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Re: new WRR sched, updated TBF and "real" ingres implementation

Sorry, couldnt respond sooner, part of that survivor island ;->
(now watch me disappear again;->)

On Mon, 14 Aug 2000 devik@cdi.cz wrote:

> Ahhh..  Just now I took look at 8390.c (used by ne2000) and there is
> function:
> ei_tx_intr(struct device *dev) which is called after packet completion
> and it contains mark_bh (NET_BH) call. BH's are then called at end of ISR so 
> that net_bh should be called soon after packet finish. 

A bit out of the ordinary. Do you know any one else doing this?
So in addition to input interrupts, they also generate tx_complete
interupts per packet? doesnt sound very sensible unless there is another
reason hidden for this particular case.

> And thus dequeue event too.

Not really. It _might_ initiate a packet dequeue if there was a packet
enqueued (otherwise it is 'wasted effort' -- its like the chicken and egg,
which came first)
But yes if you had a way to have everything 'pulled' by the tx_complete
interupt only, then you are set. The above scenario obviously doesnt make
sense (two interupts per packet, and how do you bootstrap it etc)

> But you are right that there is too many factors which can delay dequeue
> event from previous packet finish.
> Let's talk about current CBQ impl. Let's assume it is correct.
> I spend some time to understand ANK's time integrator. Now I'm
> nearly sure that it is used to minimize errors in EOS times.
> These errors are introduced by queuing inside of drivers.

Errors are not introduced by queueing inside the drivers for this case, 
but rather because you cant do accurate shaping without approximations
with variable size packets. Errors are caused by: deviations of estimated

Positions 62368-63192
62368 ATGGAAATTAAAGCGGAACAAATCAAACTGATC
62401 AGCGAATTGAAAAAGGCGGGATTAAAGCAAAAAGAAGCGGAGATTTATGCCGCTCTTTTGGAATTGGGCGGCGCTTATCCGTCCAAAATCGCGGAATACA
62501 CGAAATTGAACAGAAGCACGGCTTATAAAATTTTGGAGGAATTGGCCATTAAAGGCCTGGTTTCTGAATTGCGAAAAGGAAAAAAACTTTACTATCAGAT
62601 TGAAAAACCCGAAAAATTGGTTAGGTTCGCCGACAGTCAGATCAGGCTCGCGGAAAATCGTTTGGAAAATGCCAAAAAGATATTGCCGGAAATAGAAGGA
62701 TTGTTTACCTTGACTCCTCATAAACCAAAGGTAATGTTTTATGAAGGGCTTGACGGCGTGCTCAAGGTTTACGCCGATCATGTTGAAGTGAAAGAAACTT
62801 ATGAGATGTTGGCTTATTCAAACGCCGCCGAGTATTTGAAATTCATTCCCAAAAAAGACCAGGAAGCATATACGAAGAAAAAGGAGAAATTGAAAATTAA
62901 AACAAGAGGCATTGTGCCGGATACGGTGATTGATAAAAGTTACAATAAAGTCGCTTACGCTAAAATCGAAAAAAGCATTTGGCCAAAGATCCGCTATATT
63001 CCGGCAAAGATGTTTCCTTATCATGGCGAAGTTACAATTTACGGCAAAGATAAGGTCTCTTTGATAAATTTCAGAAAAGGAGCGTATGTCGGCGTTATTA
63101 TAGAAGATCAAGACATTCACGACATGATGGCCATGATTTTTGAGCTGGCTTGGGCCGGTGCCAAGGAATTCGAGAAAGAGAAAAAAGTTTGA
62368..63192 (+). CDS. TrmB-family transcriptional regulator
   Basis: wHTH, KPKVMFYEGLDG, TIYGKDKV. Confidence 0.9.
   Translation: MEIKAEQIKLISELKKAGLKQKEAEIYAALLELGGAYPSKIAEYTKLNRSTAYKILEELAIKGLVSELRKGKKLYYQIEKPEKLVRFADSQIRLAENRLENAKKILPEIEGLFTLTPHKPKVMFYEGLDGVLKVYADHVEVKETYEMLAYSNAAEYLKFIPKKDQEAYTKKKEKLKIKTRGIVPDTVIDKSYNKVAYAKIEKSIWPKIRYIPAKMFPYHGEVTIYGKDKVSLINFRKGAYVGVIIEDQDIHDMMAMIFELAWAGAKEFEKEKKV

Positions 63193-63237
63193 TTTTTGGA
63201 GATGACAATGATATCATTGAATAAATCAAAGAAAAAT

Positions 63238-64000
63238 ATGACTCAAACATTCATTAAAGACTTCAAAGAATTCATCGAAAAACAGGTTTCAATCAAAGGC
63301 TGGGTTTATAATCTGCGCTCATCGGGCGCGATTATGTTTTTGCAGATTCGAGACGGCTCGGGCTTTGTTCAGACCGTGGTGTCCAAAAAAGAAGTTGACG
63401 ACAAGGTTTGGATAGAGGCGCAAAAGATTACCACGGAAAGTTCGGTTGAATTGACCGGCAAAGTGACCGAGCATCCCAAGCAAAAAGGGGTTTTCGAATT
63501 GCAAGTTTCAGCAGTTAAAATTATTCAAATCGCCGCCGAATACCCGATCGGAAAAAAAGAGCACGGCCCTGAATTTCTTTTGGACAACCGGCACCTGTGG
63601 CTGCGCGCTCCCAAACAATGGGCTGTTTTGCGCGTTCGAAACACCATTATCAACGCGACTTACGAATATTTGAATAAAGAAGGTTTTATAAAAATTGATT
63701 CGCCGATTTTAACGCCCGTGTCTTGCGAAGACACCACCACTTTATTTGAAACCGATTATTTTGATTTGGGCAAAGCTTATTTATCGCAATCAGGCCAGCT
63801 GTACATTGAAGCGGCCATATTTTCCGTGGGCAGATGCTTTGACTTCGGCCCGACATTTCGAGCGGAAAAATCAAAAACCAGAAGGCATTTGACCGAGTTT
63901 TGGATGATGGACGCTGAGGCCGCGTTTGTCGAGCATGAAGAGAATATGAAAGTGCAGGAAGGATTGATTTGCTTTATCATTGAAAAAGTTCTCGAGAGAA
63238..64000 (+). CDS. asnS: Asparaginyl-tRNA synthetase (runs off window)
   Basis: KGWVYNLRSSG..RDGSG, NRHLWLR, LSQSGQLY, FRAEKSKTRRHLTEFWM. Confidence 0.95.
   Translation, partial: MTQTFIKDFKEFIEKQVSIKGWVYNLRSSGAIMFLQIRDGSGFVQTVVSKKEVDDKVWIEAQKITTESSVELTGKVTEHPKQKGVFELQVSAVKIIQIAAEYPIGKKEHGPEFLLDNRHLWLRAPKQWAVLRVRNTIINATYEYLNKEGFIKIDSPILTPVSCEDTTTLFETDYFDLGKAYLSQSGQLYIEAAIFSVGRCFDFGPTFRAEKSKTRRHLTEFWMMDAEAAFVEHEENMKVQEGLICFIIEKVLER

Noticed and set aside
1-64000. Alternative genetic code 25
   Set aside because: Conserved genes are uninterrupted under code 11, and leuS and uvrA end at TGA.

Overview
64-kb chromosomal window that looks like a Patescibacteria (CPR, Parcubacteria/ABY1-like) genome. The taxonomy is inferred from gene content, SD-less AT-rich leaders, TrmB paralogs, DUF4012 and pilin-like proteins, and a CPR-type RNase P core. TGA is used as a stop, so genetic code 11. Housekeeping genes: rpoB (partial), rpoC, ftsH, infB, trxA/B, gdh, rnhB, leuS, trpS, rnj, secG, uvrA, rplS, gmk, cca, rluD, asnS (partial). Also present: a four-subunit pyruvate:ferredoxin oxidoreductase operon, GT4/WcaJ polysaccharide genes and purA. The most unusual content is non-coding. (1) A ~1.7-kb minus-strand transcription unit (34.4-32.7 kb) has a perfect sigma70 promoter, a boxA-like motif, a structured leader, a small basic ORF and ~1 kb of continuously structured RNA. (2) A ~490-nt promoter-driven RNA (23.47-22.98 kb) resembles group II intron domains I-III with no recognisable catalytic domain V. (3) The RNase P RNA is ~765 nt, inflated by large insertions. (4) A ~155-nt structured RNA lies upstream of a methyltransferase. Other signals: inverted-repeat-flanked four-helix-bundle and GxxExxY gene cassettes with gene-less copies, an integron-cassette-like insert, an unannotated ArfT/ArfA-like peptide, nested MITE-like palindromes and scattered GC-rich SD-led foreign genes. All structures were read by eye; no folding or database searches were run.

interpacket departures vs real departure times and deviations of estimated
average packet size vs real packet size etc.
Like i said earlier, it is easy to shape for cells, you can make them
depart at predefined interpacket times and you dont have to worry about
packet size variance
> The q->now time is always max(real_time, expected_send_time).
> So that q->now==q->now_rt in case that dequeue events come in
> rate of HW device bw (at most). When they come faster (because of
> empty driver's queues being filled) q->now > q->now_rt to ensure
> that q->now rate doesn't exceed HW rate.
> After some time q->now will again catch the q->now_rt up. 
> Ok so now q->now is a bit corrected time of dequeue event. But
> still it IS based on dequeue event ! But ANK calls it EOS time 
> and uses it as EOS time.

It is EOS mostly because you cant determine when the last bit of 
the packet hit the wire (i.e left the NIC).

> Yes it is workaround (as mentioned by AKN's note) but he also
> said that "it is very close to ideal solution".

Under moderate to high input loads, you are very close to the ideal
solution. Imagine a 1Mbps input.

> Moreover the dequeue could be called more often than EOSes occur
> because net_bh is activated by all net drivers, by timers and
> by packet reieves. But calling of qdisc's dequeue is bounded
> by dev->tbusy test so that the mis-dequeues should not be 
> a big problem.
> So that when you say that I can't use dequeue event as EOS time
> why ANK's cbq code uses it ??

Under a constant packet arrival, there is almost no issue, the 
dequeue event is almost good because it is kicked by arriving packets.
Under low loads you have to resort to the timer/HZ granularity and the
dequeue event is a bad thing to trust. CBQ makes that assumption (as you
point out), which is very valid.

> Ahh yes. If I understood you correctly, TBF with peak set has still
> problem. Peak has bucket size set to MTU, when two smaller packets
> arive, they are still send at wire's speed, aren't it ?

If you specify the peak rate, then there is further bounding "in the short
term" by the peak rate otherwise, that idle-flow problem i described
earlier hits you and you send at wire speed otherwise you will be sending
at the specified rate.
The peak bucket is not restricted to MTU. Infact by default it is 2KB
but you can change this. 
In summary, "over a long period of time", you will see a flow rate
equivalent to the rate you requested. In the short term, you will see
what the peak rate defines. If you dont define the peak rate, then in the
short term you'll see wire-rate output i.e peak rate becomes
wire-rate. That is not to say at bit-times the packets are not sent at
wire speed. Not sure this helped or confused you further.

Werner, i think we need to update the doc ;->